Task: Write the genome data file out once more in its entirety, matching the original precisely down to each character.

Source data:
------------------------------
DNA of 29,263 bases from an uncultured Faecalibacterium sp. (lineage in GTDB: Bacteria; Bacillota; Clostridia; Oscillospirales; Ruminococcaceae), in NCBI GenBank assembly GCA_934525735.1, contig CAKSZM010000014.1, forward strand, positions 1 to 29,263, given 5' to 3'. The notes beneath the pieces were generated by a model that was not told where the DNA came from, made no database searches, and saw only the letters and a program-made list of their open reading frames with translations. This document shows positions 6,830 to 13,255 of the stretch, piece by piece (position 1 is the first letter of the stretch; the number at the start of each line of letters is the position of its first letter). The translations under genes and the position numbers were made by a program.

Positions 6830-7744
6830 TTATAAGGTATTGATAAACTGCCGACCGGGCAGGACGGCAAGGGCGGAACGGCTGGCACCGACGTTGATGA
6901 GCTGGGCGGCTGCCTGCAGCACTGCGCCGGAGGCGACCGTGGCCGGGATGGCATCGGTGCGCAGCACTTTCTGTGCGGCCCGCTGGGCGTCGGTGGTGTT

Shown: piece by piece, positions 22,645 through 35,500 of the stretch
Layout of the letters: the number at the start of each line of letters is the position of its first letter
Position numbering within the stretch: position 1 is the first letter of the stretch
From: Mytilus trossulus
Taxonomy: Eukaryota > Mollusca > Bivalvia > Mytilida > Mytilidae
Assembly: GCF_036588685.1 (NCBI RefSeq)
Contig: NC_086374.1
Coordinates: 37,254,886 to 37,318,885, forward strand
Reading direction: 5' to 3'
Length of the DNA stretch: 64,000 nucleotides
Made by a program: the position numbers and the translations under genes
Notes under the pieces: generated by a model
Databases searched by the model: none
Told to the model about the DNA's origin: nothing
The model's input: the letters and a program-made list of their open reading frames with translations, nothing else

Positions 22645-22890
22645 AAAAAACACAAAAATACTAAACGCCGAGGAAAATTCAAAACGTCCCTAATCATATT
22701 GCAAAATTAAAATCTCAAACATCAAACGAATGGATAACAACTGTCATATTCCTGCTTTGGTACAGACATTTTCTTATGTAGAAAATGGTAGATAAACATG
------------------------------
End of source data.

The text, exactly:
DNA of 29,263 bases from an uncultured Faecalibacterium sp. (lineage in GTDB: Bacteria; Bacillota; Clostridia; Oscillospirales; Ruminococcaceae), in NCBI GenBank assembly GCA_934525735.1, contig CAKSZM010000014.1, forward strand, positions 1 to 29,263, given 5' to 3'. The notes beneath the pieces were generated by a model that was not told where the DNA came from, made no database searches, and saw only the letters and a program-made list of their open reading frames with translations. This document shows positions 6,830 to 13,255 of the stretch, piece by piece (position 1 is the first letter of the stretch; the number at the start of each line of letters is the position of its first letter). The translations under genes and the position numbers were made by a program.

Positions 6830-7744
6830 TTATAAGGTATTGATAAACTGCCGACCGGGCAGGACGGCAAGGGCGGAACGGCTGGCACCGACGTTGATGA
6901 GCTGGGCGGCTGCCTGCAGCACTGCGCCGGAGGCGACCGTGGCCGGGATGGCATCGGTGCGCAGCACTTTCTGTGCGGCCCGCTGGGCGTCGGTGGTGTT

Shown: piece by piece, positions 22,645 through 35,500 of the stretch
Layout of the letters: the number at the start of each line of letters is the position of its first letter
Position numbering within the stretch: position 1 is the first letter of the stretch
From: Mytilus trossulus
Taxonomy: Eukaryota > Mollusca > Bivalvia > Mytilida > Mytilidae
Assembly: GCF_036588685.1 (NCBI RefSeq)
Contig: NC_086374.1
Coordinates: 37,254,886 to 37,318,885, forward strand
Reading direction: 5' to 3'
Length of the DNA stretch: 64,000 nucleotides
Made by a program: the position numbers and the translations under genes
Notes under the pieces: generated by a model
Databases searched by the model: none
Told to the model about the DNA's origin: nothing
The model's input: the letters and a program-made list of their open reading frames with translations, nothing else

Positions 22645-22890
22645 AAAAAACACAAAAATACTAAACGCCGAGGAAAATTCAAAACGTCCCTAATCATATT
22701 GCAAAATTAAAATCTCAAACATCAAACGAATGGATAACAACTGTCATATTCCTGCTTTGGTACAGACATTTTCTTATGTAGAAAATGGTAGATAAACATG